We turned an old walnut stump into a live edge coffee table. This was a first for me with lots of experimentation and learning along the way.
The tree had been dead for a number of years and we slabbed it about 6 months ago. As a first experiment we cut slabs with the chainsaw while the stump was still vertical, yielding decent slabs but with some roughness and uneven thickness.
The stump is from a grafted walnut tree with—I think—the darker claro walnut Juglans hindsii as the root stock and the lighter English walnut Juglans regia above. Below is a claro walnut (black walnut) on the left, and a grafted walnut with both species on the right.
The first step was to smooth the top of the slab using an old Stanley No. 3 plane. Flattening would be better done with a jack plane, but the smaller No. 3 actually helped to more quickly smooth the not perfectly flat rough-cut slab and it happened to be what I had on hand. I followed that up with some course sanding with the belt sander to remove all roughness except for a few chainsaw marks left for character, and then final sanding with an orbital sander to 120 and 220 grit.
I had never done an epoxy table top before but selected Pro Marine epoxy after some research.
The top (English walnut) part of the slab had significant rot and uneven edges which complicated the process.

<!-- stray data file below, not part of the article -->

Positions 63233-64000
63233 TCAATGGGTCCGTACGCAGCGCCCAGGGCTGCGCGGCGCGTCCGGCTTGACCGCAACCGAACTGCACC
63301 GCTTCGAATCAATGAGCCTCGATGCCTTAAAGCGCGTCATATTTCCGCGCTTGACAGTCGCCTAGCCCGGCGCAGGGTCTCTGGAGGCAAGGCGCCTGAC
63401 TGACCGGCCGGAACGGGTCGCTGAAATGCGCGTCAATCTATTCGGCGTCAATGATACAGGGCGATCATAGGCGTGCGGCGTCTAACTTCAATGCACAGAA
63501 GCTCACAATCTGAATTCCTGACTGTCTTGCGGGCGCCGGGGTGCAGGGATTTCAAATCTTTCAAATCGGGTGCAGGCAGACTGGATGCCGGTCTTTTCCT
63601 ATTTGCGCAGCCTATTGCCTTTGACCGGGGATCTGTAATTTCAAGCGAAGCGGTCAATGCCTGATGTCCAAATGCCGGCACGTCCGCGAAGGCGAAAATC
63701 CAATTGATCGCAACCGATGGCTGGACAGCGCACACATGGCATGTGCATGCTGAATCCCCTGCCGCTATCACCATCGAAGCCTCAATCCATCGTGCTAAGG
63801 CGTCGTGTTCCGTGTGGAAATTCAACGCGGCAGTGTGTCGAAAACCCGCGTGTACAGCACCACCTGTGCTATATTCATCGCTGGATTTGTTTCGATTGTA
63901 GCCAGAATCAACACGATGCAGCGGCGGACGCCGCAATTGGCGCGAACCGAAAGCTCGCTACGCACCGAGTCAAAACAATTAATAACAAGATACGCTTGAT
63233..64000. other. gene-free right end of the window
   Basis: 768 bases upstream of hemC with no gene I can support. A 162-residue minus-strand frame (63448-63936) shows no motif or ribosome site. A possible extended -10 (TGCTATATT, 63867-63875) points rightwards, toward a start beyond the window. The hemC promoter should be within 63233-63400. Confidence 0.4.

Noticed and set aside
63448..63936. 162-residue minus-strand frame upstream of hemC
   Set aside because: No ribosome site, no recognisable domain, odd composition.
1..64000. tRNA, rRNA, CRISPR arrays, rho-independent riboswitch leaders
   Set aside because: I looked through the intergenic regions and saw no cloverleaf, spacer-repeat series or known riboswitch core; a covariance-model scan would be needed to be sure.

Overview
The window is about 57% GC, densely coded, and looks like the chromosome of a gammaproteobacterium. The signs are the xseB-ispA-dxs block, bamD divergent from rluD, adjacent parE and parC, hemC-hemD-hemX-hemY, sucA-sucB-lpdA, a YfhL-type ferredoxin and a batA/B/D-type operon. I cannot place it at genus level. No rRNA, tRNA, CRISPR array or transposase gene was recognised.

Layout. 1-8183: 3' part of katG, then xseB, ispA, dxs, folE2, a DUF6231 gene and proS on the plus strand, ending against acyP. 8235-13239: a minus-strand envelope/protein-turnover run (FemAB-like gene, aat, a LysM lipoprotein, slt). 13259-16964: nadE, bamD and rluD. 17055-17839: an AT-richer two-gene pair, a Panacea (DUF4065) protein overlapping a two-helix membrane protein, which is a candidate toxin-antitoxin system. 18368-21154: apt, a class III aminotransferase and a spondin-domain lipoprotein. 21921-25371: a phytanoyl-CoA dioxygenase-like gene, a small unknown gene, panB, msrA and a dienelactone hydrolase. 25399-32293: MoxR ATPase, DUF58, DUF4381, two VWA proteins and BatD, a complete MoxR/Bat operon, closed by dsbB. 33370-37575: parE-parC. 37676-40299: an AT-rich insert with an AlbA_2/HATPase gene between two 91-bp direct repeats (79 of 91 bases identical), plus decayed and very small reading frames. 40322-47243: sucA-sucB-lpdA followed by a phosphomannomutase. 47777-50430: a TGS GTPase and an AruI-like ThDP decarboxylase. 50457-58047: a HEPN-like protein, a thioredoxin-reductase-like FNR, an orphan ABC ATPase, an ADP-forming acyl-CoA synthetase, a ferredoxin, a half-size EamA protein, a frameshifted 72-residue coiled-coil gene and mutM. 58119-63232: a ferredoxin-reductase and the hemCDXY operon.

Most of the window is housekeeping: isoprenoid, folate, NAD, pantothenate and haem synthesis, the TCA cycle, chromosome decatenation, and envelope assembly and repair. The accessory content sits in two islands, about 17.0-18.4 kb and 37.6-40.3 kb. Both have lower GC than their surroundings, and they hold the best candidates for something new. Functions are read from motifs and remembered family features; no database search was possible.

I taped up the edges and bottom and did a first pour over this part to see how much would be filled in.
There was significant leakage, so I turned the slab on its end to fill the largest area of rot.
I taped up two large dams on either side which both failed with most of the epoxy leaking out before it cured. To keep things moving and since I wasn't going for perfection on this I re-taped the sides and bottom and did a final pour on the top surface which gave a mostly smooth finish with only a couple of holes not fully filled in.
The epoxy finish beautifully shows the rich grain of the walnut. I learned that this epoxy takes a long time to cure—I waited overnight between each pour and the length of cure time caused my troubles with leakage. A flatter slab with fewer defects would minimize these issues, or the largest defects could have been filled in with a quicker drying resin first.
I cleaned up the ends and finished the full tabletop with a couple coats of polyurethane.
I cut the legs from another slab which had a less consistent thickness and needed some more work to finish. We ran these through a 15" thickness planer to get a uniform thickness.
Next I cut each leg to length and cut tenons with a table saw tenoning jig. I cut the matching mortises in the bottom of the table using a router.
The final product fit snugly and was a simple glue up to attach the legs to the table.
This table is not perfect but was a fun experiment and I learned a lot for future builds.